Obviously, our model is more practical because it is certainly not SU has countless packets to transmit all the time in practical scenarios. Actually, our model is more general compared to the existing one. The traditional model in  is a special case of our model when the data queue of SU is long enough for transmission duration ; that is, .
2.2. Definition of Throughput
In existing works, under the assumption that all the SUs have countless data packets to transmit all the time, the throughput would be computed by where is the capacity of channel. is the time left to transmit data after sensing duration.
The above definition of throughput is actually the available channel resource, not the exact throughput obtained by SU.
In order to study the actual optimal sensing order in practical systems, as in Figure 1, we use the actual throughput of SU’s data traffic defined by the actually transmitted data in the actual time spent:
This value is the actual throughput for the data traffic . In addition, when .
3. Performance Analysis
3.1. Energy Detection
We adopt energy detection in the sensing duration as in . Local spectrum sensing problem using energy detection can be formulated as the following binary hypothesis test: where and denote that the PU on the channel is absent and present, respectively. is the received signal at the th sample in SU. The noise is a Gaussian, independent, and identically distributed (i.i.d) random process with mean zero and variance . The primary signal is an i.i.d random process with mean zero and variance . We assume that the primary signal is complex PSK modulated and the noise is circularly symmetric complex Gaussian (CSCG) signal. denotes the channel gain of the listening channel between the PU and SU. Similar with the analysis in , we assume that the sensing time is smaller than the coherence time of the channel, so can be viewed as time invariant during the sensing process, . We denote by the signal-to-noise ratio (SNR) at the SU when PU exists.
Following the analysis in , we use the test statistic given by where denotes the number of samples. Using central limit theorem (CLT), for a large , the probability density function (PDF) of under hypothesis can be approximated by a Gaussian distribution with mean and variance . The PDF of under hypothesis can be approximated by a Gaussian distribution with mean and variance as When the detection threshold is , the probability of false alarm is given by The probability of detection is given by where We denote sampling frequency by ; when the sensing time is , the number of samples will be . Combining (6) and (7), the probability of false alarm is given by
3.2. Sensing-Throughput Tradeoff
We focus on the throughput of SU when PU is inactive, as in ; then denotes the channel capacity when it operates in the absence of primary users. We denote by the probability for which the primary user is inactive; then the throughput of SU is given by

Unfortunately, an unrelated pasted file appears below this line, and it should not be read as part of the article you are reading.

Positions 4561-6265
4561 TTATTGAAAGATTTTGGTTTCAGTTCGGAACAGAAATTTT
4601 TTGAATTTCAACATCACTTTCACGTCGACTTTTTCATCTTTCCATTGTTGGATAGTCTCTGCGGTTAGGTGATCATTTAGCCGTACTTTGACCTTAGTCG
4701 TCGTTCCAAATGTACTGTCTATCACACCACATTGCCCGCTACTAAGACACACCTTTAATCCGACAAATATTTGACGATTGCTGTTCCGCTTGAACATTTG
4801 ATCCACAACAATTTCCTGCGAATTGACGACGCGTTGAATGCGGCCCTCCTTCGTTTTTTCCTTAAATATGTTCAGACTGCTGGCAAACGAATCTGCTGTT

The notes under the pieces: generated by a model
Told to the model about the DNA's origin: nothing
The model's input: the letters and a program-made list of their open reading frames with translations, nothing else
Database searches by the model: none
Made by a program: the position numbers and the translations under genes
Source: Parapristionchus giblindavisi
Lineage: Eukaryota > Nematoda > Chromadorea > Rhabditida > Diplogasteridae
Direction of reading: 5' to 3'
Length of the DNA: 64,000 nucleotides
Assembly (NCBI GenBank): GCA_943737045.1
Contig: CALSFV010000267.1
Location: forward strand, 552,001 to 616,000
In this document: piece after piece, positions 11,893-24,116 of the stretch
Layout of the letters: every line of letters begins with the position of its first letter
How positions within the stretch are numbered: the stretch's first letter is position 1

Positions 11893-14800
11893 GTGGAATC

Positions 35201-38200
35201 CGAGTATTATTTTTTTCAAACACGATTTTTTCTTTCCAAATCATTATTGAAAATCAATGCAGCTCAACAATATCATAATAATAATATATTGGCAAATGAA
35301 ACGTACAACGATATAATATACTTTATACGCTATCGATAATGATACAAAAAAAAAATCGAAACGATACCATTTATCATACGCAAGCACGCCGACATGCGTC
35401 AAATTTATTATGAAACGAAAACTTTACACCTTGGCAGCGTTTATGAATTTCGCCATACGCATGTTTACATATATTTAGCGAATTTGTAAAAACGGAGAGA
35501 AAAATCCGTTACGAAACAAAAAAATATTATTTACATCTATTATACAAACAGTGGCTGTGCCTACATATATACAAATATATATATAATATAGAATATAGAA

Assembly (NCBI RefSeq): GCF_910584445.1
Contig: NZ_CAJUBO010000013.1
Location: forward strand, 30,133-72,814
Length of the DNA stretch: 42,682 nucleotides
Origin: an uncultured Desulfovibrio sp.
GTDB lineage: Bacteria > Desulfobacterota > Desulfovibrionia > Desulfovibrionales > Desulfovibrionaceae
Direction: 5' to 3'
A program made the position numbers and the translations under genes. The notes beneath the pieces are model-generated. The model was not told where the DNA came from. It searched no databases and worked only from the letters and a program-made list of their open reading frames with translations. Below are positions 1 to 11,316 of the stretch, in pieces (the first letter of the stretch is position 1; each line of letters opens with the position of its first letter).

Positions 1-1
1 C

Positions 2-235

We focus on the first situation, that is, , because this one can show the effect of data traffic, and the other situation () is the traditional study .
There is a tradeoff between sensing and transmission. When is fixed to provide enough protection for PU, is a decreasing function of sensing time since is a monotonically decreasing function of . When is longer, increases, but the value of in (10) decreases at the same time.
The objective is to find the optimal sensing time for SU’s traffic to maximize the throughput while PU is sufficiently protected. The optimization problem can be stated as where is the target probability of detection. For example, = 0.9 in IEEE802.22 WRAN .
3.3. Optimal Sensing Time
In problem (11), is a monotonically decreasing function of is a monotonically decreasing function of , and then is a monotonically decreasing function of . Therefore, the optimal solution is achieved with equality constraint in (11). So the optimization problem can be transferred into
Theorem 1. There exists only one optimal sensing time which maximizes the throughput when is a typical value range in cognitive radio.
Proof. From (12), we have and then
According to (9),
When , is monotonically increasing function of , which means .
Applying , , and to (14), we can get , which means that is a monotonically decreasing function of .
Since , , , is concave for the range of when . We can have the following conclusions.
If , that is, , there is one optimal sensing time which maximizes the throughput .
If , that is, , the optimal sensing time is .
This result means that condition is meted (10), and this situation has been studied in , where is concave for the range of when ; there is also one optimal sensing time (denoted by ) which maximizes the throughput .
Combining our research and study in , the conclusion is as follows. If , the optimal sensing time is . Else, .
In particular, according to (13), when , , which means that when there is no limitation of time slot, is concave for the range of when , there is only one optimal sensing time which maximizes the throughput .